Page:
Home   Sport   Article

Chris Bell chimes a chord as one of Cambridge University RUFC's leaders in Varsity Match build-up




Twickenham Men's Varsity, Cambridge University's Chris Bell .Picture by Keith Heppell. (5854168)
Twickenham Men's Varsity, Cambridge University's Chris Bell .Picture by Keith Heppell. (5854168)

The transformation of Chris Bell in his four years at Cambridge University Rugby Union Football Club has been fascinating to watch.

The scrum-half is a double-winning Blue and will be looking to make it a hat-trick of successes in his fourth and final year at the university.

If you wind the clock back to his first year in the Light Blues squad in 2016, it is quite remarkable to see how much his game has developed.

Undergraduate Bell had just arrived to study history at Cambridge, with his previous rugby experiences coming from St Paul’s School.

Seb Tullie was the undoubted first choice at No 9, leaving Bell to pick up the minutes as and where he could get them.

It was a similar story in the second year, but then Tullie picked up a knee injury in the win over Crawshays Welsh XV in 2017, thrusting Bell into the spotlight and he has not looked back.

“My first season and the majority of my second season I was behind Seb in the pecking order, developing and learning quite a lot,” says Bell.

“He got injured two weeks before Varsity in my second year. I was put into the team and knew I was probably going to play the majority of the Varsity Match.

“We won and I was lucky enough to get man of the match. It was quite a big confidence boost for me.”

When Bell talks of it being a confidence boost, that is perhaps an understatement.

Anyone who watches the Light Blues on a regular basis will see just how much he has gone on to flourish, becoming one of the leaders and senior players within the squad as his physicality has also changed.

It goes to show what can be achieved in the right environment with the right coaching, and also illustrates the big step between youth and senior rugby for even the most talented youngsters.

“Any young guy coming into men’s rugby, the first few games and years you see all these big players and think ‘how am I meant to make an impact?’,” says Bell.

“Then you do some of the S&C work to put on weight, and playing a lot just gives you a lot of confidence to be a force in men’s rugby.

“I never did any academy stuff, as they never showed much interest in our school because no-one from our school had turned pro – that’s at least what I tell myself!

“Coming from schoolboy rugby, it is a completely different sport and when you’re playing men’s rugby it takes you a while to develop and understand where you should be playing, and how you should be playing different areas of the pitch and managing the tempo.

“Particularly in that first year settling in, from a rugby perspective it was a bit daunting at first, but gaining that experience under the belt helped a lot.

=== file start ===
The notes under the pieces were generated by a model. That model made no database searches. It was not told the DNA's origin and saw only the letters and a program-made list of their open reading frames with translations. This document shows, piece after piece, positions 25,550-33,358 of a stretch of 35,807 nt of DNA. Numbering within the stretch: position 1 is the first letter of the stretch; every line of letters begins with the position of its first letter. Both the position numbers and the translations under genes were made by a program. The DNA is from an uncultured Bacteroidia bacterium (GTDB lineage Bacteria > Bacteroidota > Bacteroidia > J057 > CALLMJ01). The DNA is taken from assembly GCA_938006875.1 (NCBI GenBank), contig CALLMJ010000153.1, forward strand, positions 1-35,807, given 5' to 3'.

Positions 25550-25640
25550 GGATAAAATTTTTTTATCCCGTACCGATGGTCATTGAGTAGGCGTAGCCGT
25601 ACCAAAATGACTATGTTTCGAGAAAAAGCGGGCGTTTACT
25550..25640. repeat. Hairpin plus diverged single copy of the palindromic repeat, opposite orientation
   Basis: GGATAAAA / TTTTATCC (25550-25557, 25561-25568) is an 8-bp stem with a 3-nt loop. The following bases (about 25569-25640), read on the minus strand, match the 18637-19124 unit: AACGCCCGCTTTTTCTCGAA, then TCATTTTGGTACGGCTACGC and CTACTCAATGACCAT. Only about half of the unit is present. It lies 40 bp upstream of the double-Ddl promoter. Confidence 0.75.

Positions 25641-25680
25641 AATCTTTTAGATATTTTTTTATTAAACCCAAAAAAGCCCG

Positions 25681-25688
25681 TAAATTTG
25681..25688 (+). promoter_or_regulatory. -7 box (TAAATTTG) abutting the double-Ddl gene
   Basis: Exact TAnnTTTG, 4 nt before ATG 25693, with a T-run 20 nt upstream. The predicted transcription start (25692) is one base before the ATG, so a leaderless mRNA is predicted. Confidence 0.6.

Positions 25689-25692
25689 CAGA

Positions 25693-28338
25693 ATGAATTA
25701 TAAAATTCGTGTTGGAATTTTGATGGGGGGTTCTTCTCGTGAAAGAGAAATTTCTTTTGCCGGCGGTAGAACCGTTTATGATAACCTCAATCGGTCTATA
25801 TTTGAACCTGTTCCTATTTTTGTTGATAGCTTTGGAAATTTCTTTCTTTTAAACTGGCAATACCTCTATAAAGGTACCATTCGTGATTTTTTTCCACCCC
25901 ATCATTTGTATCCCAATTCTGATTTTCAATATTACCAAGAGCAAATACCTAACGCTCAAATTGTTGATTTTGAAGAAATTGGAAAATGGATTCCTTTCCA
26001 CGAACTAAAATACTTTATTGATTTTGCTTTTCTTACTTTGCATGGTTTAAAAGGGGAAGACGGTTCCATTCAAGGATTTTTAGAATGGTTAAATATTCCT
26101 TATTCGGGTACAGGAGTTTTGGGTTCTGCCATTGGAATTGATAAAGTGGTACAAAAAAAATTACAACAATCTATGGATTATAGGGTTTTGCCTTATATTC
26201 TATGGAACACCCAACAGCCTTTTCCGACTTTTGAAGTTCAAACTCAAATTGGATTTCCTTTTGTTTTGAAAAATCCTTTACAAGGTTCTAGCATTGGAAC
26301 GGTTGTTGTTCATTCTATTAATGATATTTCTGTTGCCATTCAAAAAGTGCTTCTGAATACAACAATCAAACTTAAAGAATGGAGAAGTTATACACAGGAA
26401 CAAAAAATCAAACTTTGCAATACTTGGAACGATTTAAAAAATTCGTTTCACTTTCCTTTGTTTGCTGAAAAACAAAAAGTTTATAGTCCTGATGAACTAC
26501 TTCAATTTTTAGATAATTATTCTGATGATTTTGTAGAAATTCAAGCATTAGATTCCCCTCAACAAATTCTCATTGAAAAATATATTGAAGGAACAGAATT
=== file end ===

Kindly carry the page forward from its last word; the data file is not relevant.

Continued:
“It’s one thing that I’ve just developed with experience and having Shanners (head coach James Shanahan) as coach, who is a half-back himself, it’s been useful and also having had Seb in the first few years, who was very good at that kind of thing – so it’s learning from people around me.”

Bell cuts a sprightly figure, and is always alert around the fringes to snipe.

Statistics are difficult to acquire from the university’s matches during the Michaelmas and Lent Terms, but it would be interesting to tot up how many tries he has scored during his four years.

However, he is quite modest about what some might describe as his trademark darts around the collision area.

“I’ve always been one of the smaller players on the pitch so my speed has been my USP and being able to make those breaks around the breakdown, the rucks and mauls, is something I pride myself on,” he says.

“I enjoy making those breaks and trying to score tries. It’s something I’ve been brought up to try to have a go and test those fringe defences to see if I can get through.”

Another area of Bell’s game has been equally noticeable so far this season – his kicking.

With Jake Hennessey overseas for a year and Mike Phillips injured, it meant that someone was required to take over the duties from the tee.

And Bell has stepped up to the plate.

“I kicked at school and was completely useless,” he says. “I have had a lot of sessions with the skills coach Andy Holloway, who works with Ealing as well, and this year we knew that Jake (Hennessey) was leaving and he was the back-up kicker to Mikey (Phillips).

“I started practising a bit and it has worked out well so far.”

It is all shaping up to a positive run-in to the Varsity Match against Oxford at Twickenham on Thursday, December 12, with a nice mix to the Light Blues squad.

“We’ve had four or five new guys come in with a lot of experience,” says Bell, “like Flip (van der Merwe) and James Horwill who are the big names, but also guys like Al Gliksten, who spent three years at Sarries; Charlie Watson has just arrived after a year at Sarries; and a couple of other very good players.

“We also have loads of guys returning from last year, so it’s a very positive atmosphere.”

Read more:

Joey Gatus grows in status in Cambridge University RUFC back three

James Horwill and Flip van der Merwe to take the Cambridge University RUFC fight to Oxford in the Varsity Match at Twickenham

Fiona Shuttleworth hails potential of Cambridge University RUFC squad to face Oxford in Women's Varsity Match at Twickenham



More by this author


This website and its associated newspaper are members of the Independent Press Standards Organisation (IPSO)



This site uses cookies. By continuing to browse the site you are agreeing to our use of cookies - Learn More